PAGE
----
Dust in the Wind
New federal rules mandate reducing people’s risk of exposure to some fine particulates common to dental practices and labs. Here’s a primer.
By Jill Obrochta, RDH, BS
NOT LONG AGO, the Occupational Safety and Health Administration—yes, OSHA, everyone’s nosy neighbor—updated its strictures regarding dental offices and laboratories, and the presence of silica and beryllium dust therein.
Both of these, of course, are commonly found in a range of dental materials. Why the sudden concern? Well, some complex recent longitudinal studies have shown higher incidence of lung cancer and heavy-metal poisoning in not just dental practices’ and labs’ employees but their family members as well. Casting, sandblasting and grinding porcelain are the primary culprits, but even diligent cleaning up after these activities won’t eliminate the risk.
That’s because beryllium and silica particles, needless to say, are tiny— some 1,000 times finer than a grain of sand, enabling them to become airborne and inhaled with only the slightest provocation. They also settle on clothing, which explains why family members are susceptible as well. OSHA’s new rules aim to protect, to the greatest degree possible, anyone at risk of primary or secondary exposure. The final regulation was promulgated last June; compliance is mandatory as of this June 23—and you can be certain that dental practices and labs will be heavily audited.
The most effective method of control, of course, is substitution. Eliminate materials that contain crystalline silicates and beryllium and you’ve also eliminated the main trigger of silicosis, an incurable respiratory ailment that in the worst case can lead to kidney dam- age, lung cancer and tuberculosis. One common replacement is aluminum oxide, though there are others.
If you can’t rid your practice or lab of these particulates outright—OSHA’s rule doesn’t mandate this, but it does require doctors to “implement protective measures” that mitigate the risk—it’s important that you focus on ventilation at the source of the grinding and blasting to help carry away airborne dust before it’s inhaled or settles on clothing. Respirators for lab staff are a good idea as well, but their fit must be tested by a qualified team member or third party.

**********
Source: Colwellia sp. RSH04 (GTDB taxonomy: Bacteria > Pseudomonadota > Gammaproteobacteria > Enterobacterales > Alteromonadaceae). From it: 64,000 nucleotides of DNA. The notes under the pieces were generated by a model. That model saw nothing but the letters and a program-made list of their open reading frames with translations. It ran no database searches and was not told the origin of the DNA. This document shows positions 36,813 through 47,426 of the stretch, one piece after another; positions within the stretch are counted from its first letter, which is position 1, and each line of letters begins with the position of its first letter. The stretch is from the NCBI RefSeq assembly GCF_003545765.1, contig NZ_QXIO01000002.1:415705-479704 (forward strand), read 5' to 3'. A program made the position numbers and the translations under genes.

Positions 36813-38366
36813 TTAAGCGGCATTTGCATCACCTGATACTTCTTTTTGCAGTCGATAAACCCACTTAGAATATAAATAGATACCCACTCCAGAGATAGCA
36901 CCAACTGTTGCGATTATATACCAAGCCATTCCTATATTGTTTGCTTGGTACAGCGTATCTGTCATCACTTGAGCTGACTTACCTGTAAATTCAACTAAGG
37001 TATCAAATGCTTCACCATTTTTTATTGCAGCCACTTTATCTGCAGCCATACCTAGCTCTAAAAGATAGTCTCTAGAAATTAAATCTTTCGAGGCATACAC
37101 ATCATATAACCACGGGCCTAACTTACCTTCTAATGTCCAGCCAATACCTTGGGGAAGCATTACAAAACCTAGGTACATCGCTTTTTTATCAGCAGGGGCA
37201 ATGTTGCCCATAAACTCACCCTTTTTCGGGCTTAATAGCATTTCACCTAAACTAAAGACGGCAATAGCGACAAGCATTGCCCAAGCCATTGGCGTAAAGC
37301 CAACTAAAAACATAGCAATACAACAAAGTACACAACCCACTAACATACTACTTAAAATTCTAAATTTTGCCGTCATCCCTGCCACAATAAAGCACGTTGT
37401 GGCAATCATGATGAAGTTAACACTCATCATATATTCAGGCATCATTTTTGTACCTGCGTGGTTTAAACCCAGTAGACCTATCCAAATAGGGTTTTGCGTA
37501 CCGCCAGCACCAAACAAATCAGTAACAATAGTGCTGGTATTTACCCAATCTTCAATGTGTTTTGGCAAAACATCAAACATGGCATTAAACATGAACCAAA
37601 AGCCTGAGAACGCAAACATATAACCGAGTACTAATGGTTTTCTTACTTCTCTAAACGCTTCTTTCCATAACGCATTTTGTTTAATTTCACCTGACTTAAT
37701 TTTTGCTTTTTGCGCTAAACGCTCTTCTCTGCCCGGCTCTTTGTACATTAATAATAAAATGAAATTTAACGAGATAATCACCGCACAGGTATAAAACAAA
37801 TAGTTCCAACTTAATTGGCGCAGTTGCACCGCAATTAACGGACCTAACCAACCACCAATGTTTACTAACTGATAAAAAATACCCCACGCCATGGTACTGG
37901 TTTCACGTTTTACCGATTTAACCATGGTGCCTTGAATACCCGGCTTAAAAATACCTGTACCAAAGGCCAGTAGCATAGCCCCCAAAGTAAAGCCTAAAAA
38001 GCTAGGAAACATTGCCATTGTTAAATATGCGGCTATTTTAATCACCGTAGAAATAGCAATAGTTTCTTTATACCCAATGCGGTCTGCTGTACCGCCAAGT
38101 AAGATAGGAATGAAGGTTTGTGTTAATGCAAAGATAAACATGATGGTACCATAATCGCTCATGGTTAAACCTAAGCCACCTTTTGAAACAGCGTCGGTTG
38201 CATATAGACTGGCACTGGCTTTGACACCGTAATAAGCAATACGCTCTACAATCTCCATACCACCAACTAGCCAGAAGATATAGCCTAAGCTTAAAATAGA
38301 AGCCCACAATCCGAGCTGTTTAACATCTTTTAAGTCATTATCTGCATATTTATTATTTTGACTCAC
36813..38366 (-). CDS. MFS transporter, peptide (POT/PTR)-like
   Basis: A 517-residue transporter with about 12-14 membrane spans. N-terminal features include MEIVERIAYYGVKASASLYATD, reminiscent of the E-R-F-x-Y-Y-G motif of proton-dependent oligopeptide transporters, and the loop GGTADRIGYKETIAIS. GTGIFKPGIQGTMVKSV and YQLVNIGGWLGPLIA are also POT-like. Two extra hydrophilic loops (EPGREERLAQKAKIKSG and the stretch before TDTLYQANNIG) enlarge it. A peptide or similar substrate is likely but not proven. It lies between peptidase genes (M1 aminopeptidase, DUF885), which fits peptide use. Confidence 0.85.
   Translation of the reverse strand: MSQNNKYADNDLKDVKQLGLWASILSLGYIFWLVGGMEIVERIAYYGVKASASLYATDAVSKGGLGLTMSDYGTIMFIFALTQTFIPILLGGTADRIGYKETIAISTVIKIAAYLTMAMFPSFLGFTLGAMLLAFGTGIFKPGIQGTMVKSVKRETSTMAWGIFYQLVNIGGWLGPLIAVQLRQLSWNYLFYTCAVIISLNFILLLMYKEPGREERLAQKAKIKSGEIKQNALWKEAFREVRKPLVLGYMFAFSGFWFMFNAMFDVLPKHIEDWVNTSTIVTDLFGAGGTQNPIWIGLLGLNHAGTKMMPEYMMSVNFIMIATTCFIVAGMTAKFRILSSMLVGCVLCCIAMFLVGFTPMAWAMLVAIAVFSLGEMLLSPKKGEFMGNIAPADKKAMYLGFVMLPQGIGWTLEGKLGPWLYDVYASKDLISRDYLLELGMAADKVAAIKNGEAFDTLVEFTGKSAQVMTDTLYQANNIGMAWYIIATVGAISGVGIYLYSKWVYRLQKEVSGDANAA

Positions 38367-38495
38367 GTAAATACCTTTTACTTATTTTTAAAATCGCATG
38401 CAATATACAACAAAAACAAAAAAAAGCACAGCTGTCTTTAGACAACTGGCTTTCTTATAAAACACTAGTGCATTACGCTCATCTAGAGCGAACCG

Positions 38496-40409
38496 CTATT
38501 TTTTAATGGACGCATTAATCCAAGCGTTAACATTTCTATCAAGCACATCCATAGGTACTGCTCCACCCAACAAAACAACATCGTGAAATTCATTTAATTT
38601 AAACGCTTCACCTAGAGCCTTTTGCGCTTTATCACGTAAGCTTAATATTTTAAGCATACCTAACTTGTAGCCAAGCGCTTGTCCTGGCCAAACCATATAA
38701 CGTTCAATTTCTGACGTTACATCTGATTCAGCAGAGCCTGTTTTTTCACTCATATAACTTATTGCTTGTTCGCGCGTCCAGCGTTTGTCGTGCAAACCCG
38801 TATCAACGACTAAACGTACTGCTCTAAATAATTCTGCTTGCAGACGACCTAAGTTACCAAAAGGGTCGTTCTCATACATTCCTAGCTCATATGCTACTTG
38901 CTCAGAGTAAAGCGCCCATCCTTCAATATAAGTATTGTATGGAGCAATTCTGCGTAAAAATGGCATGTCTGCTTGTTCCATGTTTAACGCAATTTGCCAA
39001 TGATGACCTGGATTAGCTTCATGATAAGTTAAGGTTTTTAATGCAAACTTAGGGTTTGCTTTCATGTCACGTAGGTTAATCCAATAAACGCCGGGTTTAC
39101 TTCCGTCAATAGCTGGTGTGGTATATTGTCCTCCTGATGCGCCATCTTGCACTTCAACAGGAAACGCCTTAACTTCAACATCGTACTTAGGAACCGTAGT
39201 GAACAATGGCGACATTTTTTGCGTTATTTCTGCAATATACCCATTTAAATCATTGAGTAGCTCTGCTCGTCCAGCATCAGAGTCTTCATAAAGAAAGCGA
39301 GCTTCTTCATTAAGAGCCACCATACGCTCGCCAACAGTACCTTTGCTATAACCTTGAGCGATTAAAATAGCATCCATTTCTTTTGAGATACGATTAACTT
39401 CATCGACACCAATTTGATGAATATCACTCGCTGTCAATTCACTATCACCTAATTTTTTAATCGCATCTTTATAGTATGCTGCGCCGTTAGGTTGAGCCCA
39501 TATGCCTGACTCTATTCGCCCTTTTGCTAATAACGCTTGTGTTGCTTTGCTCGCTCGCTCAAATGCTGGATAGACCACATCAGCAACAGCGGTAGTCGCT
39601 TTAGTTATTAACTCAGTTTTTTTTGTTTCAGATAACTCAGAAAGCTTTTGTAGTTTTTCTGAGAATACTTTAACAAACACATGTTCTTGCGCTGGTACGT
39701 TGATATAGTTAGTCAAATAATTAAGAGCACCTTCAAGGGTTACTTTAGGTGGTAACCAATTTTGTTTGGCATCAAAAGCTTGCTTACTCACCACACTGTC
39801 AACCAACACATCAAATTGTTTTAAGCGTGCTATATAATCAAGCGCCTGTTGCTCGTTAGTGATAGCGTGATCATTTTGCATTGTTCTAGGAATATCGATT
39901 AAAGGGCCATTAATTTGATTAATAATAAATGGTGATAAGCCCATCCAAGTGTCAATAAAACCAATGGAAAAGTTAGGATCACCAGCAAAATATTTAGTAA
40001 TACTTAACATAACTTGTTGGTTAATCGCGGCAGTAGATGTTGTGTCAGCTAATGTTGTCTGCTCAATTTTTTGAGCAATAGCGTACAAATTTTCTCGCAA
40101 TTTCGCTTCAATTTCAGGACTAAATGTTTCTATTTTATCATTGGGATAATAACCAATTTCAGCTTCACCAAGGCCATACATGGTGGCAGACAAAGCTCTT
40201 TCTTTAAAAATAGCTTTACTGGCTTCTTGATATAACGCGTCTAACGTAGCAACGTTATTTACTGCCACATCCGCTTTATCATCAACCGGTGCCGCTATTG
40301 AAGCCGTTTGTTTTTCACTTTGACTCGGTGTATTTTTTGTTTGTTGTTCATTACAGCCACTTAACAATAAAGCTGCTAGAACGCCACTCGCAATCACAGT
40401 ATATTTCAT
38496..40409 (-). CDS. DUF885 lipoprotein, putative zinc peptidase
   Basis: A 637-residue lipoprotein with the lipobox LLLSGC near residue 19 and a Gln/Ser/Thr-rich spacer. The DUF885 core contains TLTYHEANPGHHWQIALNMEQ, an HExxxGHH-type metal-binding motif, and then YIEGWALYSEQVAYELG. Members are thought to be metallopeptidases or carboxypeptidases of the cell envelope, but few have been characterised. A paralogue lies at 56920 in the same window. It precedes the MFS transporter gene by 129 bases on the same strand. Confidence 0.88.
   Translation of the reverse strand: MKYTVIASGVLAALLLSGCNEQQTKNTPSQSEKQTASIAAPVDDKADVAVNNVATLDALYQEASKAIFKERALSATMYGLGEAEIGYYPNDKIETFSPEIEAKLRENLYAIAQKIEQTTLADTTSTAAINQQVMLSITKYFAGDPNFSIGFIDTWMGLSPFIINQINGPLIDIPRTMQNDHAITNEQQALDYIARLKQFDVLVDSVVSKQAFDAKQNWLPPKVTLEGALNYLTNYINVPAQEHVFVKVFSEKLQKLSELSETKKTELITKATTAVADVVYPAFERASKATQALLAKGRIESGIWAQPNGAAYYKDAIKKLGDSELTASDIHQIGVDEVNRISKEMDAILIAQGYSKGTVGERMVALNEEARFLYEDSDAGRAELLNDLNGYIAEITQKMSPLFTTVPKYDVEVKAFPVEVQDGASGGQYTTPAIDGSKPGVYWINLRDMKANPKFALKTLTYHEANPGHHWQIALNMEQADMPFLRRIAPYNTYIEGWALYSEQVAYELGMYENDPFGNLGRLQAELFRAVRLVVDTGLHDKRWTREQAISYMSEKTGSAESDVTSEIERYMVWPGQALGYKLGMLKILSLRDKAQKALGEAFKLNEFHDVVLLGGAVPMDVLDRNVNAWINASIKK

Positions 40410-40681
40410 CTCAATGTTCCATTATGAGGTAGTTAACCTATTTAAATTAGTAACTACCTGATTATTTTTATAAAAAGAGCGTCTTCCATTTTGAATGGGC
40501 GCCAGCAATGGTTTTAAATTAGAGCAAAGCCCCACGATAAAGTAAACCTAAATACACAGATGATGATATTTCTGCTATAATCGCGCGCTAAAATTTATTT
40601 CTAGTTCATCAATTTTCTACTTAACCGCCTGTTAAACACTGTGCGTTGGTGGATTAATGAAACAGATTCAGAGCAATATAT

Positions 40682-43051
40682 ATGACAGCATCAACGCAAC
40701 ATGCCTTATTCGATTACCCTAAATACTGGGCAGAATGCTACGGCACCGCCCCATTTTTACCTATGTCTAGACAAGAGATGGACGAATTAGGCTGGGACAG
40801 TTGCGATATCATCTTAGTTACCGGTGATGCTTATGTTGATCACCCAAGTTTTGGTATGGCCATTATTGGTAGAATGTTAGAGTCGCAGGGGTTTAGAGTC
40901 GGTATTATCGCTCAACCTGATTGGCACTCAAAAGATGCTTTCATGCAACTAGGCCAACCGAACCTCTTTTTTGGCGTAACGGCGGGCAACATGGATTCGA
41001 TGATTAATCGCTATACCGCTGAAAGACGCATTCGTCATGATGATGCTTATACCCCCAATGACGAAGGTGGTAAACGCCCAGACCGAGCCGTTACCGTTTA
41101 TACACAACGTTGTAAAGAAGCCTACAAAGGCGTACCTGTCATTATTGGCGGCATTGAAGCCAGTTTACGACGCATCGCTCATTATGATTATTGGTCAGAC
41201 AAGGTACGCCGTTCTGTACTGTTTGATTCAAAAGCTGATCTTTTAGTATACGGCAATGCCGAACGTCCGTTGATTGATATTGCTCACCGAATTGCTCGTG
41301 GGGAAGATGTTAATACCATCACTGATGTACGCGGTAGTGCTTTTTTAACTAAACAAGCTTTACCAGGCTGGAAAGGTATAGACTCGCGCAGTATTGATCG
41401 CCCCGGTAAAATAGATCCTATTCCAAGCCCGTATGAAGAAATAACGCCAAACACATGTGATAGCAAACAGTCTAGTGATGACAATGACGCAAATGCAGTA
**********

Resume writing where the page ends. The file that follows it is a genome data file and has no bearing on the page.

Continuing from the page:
Finally, housekeeping: Daily wet mopping with disposable mop heads, wet wiping or vacuuming with a HEPA filter—a high-efficiency particulate absorber—is very much recommended to keep dust from becoming airborne. Don’t use a compressed-air blaster. You’ve seen how it scatters the gunk in your keyboard; you don’t want it doing that to harmful particles. Double-bag all mop heads and wipes in zip-lock plastic, and take them immediately to an exterior trash can, as the material can reintroduce itself to the air once it dries.
For more information, visit osha.gov/berylliumrule. Yes, it’s yet another thing to keep track of. (OSHA forecasts the annual net benefit of the regulation to be $560.9 million nationwide; your own mileage may vary.) Regardless, the fitness of your patients and staff—and, of course, your own health as well—are certainly worth it.
JILL OBROCHTA is the Florida-based founder of Dental Enhancements, an OSHA and HIPAA solutions company. She offers no-obligation consultations and can be reached anytime at 941-587-2864 or firstname.lastname@example.org.